“I told my faculty members when they’re applying for summer grants for PD: only research-based practices will get priority funding for grants; the rest of the applications go to the bottom of the pile.”
“When speaking to one group of the faculty, be sure to provide research-based evidence for Project-Based learning; some of these teachers are very particular about that.”
“As a caveat I would not accept any data found from a nonacademic non-peer reviewed resource as reason for change or implementing new strategies.”
I’ve encountered each of these messages separately in the past few weeks, and I value them all as good reminders for me to try harder to ground my educational positions and advocacy with evidence from quality research, especially from academic peer-reviewed journal published research.
So what about Project-Based Learning? PBL is a practice I advocate for frequently here at 21k12, and I do based largely on my own 2008 research, in which I spent five days shadowing students at PBL immersive schools, including High Tech High in San Diego and New Technology High School in Sacramento, and spent about 15 days doing the same at more traditional high schools, and concluded that the PBL schools were far superior in the way they engaged, challenged, and enriched the students and their learning. It was a bit of an overwhelming recognition, the degree of difference and the degree of superiority I observed. I’ve written about this at length here.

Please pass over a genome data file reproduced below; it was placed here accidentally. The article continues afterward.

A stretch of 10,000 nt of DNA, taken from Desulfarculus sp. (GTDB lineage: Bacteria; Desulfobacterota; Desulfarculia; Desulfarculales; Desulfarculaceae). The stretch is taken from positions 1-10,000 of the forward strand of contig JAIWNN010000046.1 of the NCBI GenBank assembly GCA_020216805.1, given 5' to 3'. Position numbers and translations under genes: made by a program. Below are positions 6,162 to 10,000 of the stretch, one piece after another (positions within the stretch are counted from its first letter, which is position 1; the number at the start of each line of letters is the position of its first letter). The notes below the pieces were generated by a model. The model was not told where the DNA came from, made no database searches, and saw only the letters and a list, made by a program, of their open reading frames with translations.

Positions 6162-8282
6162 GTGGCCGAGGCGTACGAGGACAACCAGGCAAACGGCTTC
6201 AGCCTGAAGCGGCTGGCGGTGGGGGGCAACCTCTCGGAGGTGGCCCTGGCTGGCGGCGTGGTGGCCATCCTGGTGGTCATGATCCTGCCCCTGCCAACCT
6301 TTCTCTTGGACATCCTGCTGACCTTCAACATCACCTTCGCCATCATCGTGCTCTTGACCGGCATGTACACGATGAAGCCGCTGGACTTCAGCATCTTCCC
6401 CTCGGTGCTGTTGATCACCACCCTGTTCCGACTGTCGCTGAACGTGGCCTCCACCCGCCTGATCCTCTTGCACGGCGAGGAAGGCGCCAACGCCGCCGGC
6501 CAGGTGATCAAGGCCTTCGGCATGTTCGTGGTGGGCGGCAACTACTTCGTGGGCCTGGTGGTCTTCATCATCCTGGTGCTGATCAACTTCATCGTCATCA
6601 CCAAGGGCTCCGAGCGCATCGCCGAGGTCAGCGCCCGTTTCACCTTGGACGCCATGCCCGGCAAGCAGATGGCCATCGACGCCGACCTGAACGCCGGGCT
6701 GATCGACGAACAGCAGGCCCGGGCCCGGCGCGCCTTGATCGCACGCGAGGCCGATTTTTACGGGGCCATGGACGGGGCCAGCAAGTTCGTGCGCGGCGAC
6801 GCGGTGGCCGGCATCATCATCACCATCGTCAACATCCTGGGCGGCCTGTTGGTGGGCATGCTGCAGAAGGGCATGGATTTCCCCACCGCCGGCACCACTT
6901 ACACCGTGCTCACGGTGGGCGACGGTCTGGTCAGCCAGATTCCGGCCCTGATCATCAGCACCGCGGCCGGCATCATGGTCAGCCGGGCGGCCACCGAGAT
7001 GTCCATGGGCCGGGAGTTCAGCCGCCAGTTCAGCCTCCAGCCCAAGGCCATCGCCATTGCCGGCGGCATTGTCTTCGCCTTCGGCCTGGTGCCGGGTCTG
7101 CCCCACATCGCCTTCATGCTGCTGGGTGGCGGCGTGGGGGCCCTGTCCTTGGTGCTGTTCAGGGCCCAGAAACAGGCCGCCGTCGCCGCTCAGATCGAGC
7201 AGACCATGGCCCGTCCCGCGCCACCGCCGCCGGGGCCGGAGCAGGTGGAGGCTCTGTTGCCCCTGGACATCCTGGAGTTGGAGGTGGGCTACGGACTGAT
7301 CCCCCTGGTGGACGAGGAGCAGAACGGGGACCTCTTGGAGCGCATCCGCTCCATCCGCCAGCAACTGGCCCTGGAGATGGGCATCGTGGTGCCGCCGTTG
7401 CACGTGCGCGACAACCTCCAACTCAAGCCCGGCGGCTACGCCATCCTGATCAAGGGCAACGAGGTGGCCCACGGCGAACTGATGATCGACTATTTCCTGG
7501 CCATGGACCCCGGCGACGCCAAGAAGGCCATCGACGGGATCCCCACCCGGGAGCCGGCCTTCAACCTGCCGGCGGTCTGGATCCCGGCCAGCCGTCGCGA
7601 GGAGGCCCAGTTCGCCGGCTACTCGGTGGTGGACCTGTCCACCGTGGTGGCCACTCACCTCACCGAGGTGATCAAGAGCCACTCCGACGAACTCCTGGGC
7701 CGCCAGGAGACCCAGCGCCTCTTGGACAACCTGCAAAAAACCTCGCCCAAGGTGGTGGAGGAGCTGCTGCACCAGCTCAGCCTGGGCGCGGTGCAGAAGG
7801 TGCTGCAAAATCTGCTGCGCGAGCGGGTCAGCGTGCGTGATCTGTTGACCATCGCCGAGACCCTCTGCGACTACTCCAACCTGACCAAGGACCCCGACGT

But, in all fairness, this “research” hasn’t been published anywhere other than on the blog, and it hasn’t been peer-reviewed in by academic researchers.
But there is very good peer-reviewed journal published research available on PBL; let’s review.
Over at Buck Institute for Education they highlight the meta-analysis studies published in the 2008 Interdisciplinary Journal of Problem-based Learning, 3(1), 4-11.
In the journal’s introductory article which I’ve embedded below, by Jason Ravitz, Ph.D. until recently the Research Director for Buck Institute for Education, the research is summarized. (Note: I assisted Jason with editing this piece, for which I’m recognized in the acknowledgements).
The available evidence is promising. Compared to alternative teaching methods, PBL holds its own on standardized tests of concept knowledge and excels on other kinds of outcomes. Walker and Leary’s meta-analysis combined 201 outcomes reported across 82 different studies. They focused on the average effect size of differences in studies comparing students who received a PBL-based curriculum to those who did not. (more…)